The latest report on Angel Activity in the UK is a massive 102 pages in length. It's a good read and it's "crunchy". That is, comments are backed up by real deal data, a survey of angels and scaling up from known investments to estimate the market size in the UK. This week I present a quick synopsis of the report. Lots of facts, question is, what to make of them? This is your chance to make a comment before I write another blog.
Although written in 2001, this hard-back book is an excellent introduction to investing in businesses for a return. It covers the 7 fundamentals of early stage investing: sourcing, evaluating, valuing, structuring, negotiating, supporting and harvesting. It is almost a series of lists interspersed with anecdotes from Business Angels that David Amis and Howard Stevenson have interviewed from around the world. This format reduces the readability but increases the number of ideas and concepts that can be covered in its 370 pages. Indeed many issues are discussed but it is up to the reader to decide which works best for them.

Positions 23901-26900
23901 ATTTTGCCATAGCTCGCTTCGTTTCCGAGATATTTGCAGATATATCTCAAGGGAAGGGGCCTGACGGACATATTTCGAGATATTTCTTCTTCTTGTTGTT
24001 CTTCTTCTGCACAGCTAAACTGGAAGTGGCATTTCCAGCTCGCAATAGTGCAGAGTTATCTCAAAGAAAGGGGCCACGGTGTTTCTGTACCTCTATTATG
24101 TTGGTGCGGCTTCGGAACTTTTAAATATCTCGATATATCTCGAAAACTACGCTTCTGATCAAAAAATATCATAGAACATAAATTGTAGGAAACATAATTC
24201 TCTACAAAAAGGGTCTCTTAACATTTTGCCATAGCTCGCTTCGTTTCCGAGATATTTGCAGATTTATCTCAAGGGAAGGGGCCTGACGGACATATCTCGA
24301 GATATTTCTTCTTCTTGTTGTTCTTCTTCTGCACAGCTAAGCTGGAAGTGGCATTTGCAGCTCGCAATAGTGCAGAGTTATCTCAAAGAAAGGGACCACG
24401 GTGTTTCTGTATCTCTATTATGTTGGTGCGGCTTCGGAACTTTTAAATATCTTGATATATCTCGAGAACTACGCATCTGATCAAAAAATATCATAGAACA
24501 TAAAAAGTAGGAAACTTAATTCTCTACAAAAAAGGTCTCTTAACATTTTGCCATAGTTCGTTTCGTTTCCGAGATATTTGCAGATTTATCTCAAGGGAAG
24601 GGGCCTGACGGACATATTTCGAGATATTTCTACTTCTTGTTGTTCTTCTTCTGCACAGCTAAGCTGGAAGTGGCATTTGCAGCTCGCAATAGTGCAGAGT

While you could argue that a book written as the dot-com boom collapsed would not give good investment advice for today; I feel that the reverse is true. The basic tenants of decision making still hold true but can be modified with the benefit of hind-sight.
Winning Angels is a book that should be on the desk of anyone who invests time and money in companies and expects their return on investment over a year later.